Thanks all!

Now that I see it written out, I do remember reading that saturated and trans fats are major contributors to blood cholesterol. I take in very low amounts of saturated fats (at least I think?) so on that note, I'm gonna go get my egg on!
Uch, looks like I'll have clogged arteries. 4-6 jumbo eggs a day, combined with half a gallon of whole milk. Heart attack, here I come!
Holy cow- that's a *lot* of unnecessary (and bad) fat- and it's not all the eggs' fault)! So switch to nonfat milk, and that will help to some degree (assuming you don't mind it- if you do, add a packet of nonfat milk powder to every 16oz of skim milk, and it's very much like whole).
Why do some people drink and advocate drinking whole milk?? The only "pro" I see is added calories from the saturated fats? And that's not much of a pro.
(Rovi @ Aug. 19 2005,03:50)</div><div id="QUOTEHEAD">QUOTE</div><div id="QUOTE">I mean, one yolk contains over half the daily cholesterol recommendation, but how does this apply to someone who is healthy and bulking on HST?
That's the only thing I'm clueless on, the dietary cholesterol issue.

Anyone help?

It's 4am, so forgive me if I like, forgot words and what not.</div>
the cholesterols in chicken egg yolks are not that easily absorbed in humans.
I eat 4 eggs every morning and remove 3 of the egg yolks.
scrambled eggs with no egg yolks tasted BLAH
It doesn't always win the taste contest (tho it can depending on seasoning), but I usually use 1 whole and 5 whites. Usually I buy at least 24 eggs per week... Usually goes good with a cup of brown rice, olive oil, and spices

Here's what I found so far:

I can also say I have read that egg whites amount to the purest form of protein and therefore (albumin) is used as a standard from which to measure other proteins efficiencies.

Safest yet - no more than 2 - 3 yolks per day for most (except allergics) and egg whites have no limit, except that too much protein will cause hyperacidity and that in itself is not good (1 - 1.5 g protein per day more than enough).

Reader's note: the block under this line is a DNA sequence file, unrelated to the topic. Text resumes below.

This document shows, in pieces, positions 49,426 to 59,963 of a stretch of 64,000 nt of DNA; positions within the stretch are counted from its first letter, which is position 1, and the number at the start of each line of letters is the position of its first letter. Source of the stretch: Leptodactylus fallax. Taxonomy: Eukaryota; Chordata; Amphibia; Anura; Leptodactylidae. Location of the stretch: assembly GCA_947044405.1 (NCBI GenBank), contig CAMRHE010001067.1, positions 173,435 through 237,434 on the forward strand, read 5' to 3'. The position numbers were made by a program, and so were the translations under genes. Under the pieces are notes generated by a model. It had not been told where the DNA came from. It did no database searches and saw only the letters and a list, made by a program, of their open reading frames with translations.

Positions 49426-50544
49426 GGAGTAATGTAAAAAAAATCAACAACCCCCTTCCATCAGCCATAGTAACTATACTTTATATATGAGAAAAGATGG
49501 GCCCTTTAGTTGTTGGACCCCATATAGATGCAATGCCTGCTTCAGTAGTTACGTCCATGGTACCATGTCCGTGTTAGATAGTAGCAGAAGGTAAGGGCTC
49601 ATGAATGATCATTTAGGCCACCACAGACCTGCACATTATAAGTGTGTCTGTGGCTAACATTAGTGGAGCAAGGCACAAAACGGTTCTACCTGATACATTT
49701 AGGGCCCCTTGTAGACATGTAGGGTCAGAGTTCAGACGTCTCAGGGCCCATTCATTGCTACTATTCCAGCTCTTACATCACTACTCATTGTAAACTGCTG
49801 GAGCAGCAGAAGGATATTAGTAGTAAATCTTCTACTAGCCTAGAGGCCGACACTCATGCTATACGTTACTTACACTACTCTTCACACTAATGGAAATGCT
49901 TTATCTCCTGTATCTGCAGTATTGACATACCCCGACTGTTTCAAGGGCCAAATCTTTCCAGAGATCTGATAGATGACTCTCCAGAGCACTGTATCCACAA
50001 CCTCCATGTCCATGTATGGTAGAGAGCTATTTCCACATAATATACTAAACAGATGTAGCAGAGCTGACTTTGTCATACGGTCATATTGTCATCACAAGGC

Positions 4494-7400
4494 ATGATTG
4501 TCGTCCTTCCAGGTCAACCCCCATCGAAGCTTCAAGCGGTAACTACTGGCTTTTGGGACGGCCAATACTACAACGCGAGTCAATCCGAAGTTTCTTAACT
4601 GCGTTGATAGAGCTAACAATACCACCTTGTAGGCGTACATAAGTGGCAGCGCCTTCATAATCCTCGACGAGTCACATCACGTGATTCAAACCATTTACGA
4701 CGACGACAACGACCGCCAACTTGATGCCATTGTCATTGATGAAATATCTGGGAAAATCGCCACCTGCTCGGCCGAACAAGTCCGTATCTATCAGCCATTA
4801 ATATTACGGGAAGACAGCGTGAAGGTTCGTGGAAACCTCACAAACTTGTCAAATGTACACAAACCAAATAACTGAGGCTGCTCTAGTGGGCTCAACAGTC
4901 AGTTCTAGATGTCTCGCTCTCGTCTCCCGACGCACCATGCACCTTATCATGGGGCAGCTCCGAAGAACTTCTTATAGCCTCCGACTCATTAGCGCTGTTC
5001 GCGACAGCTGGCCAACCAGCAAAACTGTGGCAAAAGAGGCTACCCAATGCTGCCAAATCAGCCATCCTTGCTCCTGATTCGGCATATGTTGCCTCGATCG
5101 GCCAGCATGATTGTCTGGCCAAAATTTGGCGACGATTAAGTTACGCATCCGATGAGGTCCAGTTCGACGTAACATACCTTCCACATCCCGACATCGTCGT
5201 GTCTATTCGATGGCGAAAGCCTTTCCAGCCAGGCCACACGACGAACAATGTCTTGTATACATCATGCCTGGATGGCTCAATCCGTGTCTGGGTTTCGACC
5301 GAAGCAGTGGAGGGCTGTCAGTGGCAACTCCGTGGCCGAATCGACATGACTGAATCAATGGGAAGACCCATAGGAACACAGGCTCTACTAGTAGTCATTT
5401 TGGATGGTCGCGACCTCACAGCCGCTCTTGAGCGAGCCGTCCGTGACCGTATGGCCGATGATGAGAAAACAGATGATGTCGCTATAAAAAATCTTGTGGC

<div></div><div id="QUOTEHEAD">QUOTE</div><div id="QUOTE">EGGS
Source : Zafferano, Volume No.4 April,2000

Mirella Giuberti - Nutritionist - Teacher By State Hotel Institute &quot;Orio Vergani in Ferrara&quot;

In April of last year the Research Institute CIRM conducted a survey on common nutritional stereotypes. From this survey of doctors gastronomic experts foods industry managers specialist journalists and junior school students, it emerged that certain prejudices old and new regarding Italian dining habits are still very much alive it seems that a large number of Italian consumers have an exaggerated idea of the nutritional value of eggs.

And accordingly this article aims to shed a little light on the subject.

An egg weight on average 60g and consists of three parts; the shell (approx. 6g) is made of calcium and magnesium carbonates calcium and magnesium phosphates and other organic substances the albumen also called the white weight approx 20g is made of water and protein and coagulates readily when heated the yolk is positioned and held in the center by elastic band-like structures (a thickening of the albumen) known as the chalaza, and constitutes the most nutritionally valuable part of the egg.

It is rich in proteins of high biological value (linked to iron and phosphorous) as well as fats vitamins and minerals.

The white is surrounded by a shell, which in turn is made up of two layers. In the wider portion of the shell these layers tend to come unstuck generating a space full of air called the air space which is important in determining the freshness of the egg.